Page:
If a work is created by an employee, part 1 of the statutory definition applies, and generally the work would be considered a work made for hire. IMPORTANT: The term "employee" here is not really the same as the common understanding of the term; for copyright purposes, it means an employee under the general common law of agency. This is explained in further detail below. Please read about this at "Employer-Employee Relationship Under Agency Law."
If a work is created by an independent contractor (that is, someone who is not an employee under the general common law of agency), the work is a specially ordered or commissioned work, and part 2 of the statutory definition applies. Such a work can be a work made for hire only if both of the following conditions are met: (1) it comes within one of the ten categories of works listed in part 2 of the definition and (2) there is a written agreement between the parties specifying that the work is a work made for hire.
Employer-Employee Relationship Under Agency Law
If a work is created by an employee, part 1 of the copyright code's definition of a work made for hire applies. To help determine who is an employee, the Supreme Court in CCNV v. Reid identified certain factors that characterize an "employer-employee" relationship as defined by agency law:
1) Control by the employer over the work (e.g., the employer may determine how the work is done, has the work done at the employer's location, and provides equipment or other means to create work)
2) Control by employer over the employee (e.g., the employer controls the employee's schedule in creating work, has the right to have the employee perform other assignments, determines the method of payment, and/or has the right to hire the employee's assistants)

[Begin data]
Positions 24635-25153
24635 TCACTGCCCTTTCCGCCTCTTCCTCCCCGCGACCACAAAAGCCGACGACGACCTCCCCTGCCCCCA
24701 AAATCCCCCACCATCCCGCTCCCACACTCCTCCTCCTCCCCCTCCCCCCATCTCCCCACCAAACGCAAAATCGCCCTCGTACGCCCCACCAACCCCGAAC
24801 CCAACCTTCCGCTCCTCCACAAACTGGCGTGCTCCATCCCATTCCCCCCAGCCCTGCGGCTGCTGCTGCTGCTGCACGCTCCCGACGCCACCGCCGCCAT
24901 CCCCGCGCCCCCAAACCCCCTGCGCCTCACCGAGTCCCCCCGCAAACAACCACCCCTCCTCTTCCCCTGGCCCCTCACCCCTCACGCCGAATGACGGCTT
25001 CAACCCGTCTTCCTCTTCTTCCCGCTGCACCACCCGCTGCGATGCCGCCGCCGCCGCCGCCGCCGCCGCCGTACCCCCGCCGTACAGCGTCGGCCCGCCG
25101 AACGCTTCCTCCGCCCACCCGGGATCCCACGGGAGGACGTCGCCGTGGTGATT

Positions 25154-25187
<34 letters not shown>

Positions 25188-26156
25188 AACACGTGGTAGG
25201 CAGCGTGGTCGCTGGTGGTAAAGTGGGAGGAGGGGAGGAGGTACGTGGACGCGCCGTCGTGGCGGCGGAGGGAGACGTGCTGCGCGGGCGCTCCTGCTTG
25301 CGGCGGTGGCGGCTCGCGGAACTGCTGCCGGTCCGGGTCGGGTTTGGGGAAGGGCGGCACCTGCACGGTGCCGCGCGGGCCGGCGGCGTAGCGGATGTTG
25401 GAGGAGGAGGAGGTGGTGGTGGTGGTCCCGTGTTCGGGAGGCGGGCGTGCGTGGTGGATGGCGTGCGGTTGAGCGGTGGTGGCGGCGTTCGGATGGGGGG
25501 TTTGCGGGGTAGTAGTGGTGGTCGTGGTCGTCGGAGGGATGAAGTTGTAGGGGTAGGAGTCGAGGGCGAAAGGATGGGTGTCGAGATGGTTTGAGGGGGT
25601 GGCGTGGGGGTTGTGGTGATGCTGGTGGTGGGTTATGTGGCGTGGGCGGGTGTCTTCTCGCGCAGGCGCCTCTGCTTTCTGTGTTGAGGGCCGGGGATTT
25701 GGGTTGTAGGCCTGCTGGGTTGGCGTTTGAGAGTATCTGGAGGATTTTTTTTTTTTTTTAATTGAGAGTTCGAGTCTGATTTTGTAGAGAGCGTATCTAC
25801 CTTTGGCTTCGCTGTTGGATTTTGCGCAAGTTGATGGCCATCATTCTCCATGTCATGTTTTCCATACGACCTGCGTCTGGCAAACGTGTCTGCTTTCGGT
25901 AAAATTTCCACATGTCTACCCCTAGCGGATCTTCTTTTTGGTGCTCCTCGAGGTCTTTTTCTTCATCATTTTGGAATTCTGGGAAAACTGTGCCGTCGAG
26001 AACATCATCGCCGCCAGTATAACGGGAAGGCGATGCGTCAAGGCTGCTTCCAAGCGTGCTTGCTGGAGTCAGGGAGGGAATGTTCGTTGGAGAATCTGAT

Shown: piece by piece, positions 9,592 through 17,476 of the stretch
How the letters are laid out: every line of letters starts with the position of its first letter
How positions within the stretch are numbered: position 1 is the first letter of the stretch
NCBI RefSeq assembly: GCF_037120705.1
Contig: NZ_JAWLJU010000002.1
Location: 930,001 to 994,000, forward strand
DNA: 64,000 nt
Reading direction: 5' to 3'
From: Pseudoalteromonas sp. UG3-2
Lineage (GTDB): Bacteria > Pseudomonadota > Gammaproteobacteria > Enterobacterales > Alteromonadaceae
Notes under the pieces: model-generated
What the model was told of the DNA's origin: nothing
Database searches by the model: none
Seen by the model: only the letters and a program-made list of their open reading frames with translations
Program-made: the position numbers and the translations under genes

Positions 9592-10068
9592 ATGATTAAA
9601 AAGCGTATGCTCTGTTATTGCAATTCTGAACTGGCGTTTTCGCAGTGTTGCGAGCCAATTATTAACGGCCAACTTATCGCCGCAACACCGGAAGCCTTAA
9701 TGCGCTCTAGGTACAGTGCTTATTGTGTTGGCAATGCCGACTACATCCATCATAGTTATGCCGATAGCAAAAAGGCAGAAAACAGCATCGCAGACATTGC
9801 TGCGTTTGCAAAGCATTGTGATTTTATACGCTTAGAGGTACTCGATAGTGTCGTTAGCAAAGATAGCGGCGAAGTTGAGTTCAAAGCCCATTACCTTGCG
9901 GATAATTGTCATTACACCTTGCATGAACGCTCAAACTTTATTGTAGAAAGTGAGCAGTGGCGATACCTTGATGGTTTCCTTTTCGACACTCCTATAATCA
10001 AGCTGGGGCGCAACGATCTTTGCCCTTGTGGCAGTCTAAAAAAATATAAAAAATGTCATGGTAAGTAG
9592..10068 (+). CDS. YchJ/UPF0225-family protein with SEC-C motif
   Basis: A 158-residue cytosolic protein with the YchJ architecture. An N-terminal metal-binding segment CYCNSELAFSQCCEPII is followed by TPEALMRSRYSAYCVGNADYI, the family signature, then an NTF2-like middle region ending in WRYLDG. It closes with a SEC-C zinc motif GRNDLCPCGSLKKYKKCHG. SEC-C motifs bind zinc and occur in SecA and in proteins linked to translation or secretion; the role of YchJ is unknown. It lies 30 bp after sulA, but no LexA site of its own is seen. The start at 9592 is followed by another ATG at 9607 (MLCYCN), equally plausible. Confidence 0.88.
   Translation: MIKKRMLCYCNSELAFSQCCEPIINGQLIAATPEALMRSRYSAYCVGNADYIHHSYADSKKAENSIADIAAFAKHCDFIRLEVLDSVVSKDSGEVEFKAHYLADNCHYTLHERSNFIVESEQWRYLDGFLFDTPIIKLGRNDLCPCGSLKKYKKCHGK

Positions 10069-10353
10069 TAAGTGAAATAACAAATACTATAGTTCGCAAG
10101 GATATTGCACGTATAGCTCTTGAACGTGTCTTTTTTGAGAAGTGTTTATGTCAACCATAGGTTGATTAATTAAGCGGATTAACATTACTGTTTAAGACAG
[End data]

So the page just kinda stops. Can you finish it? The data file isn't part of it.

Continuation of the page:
3) Status and conduct of employer (e.g., the employer is in business to produce such works, provides the employee with benefits, and/or withholds tax from the employee's payment)
These factors are not exhaustive. The court left unclear which of these factors must be present to establish the employment relationship under the work for hire definition, but held that supervision or control over creation of the work alone is not controlling.
All or most of these factors characterize a regular, salaried employment relationship, and it is clear that a work created within the scope of such employment is a work made for hire (unless the parties involved agree otherwise).
Examples of works for hire created in an employment relationship are:
The closer an employment relationship comes to regular, salaried employment, the more likely it is that a work created within the scope of that employment would be a work made for hire. However, since there is no precise standard for determining whether or not a work is made for hire under the first part of the definition, consultation with an attorney for legal advice may be advisable.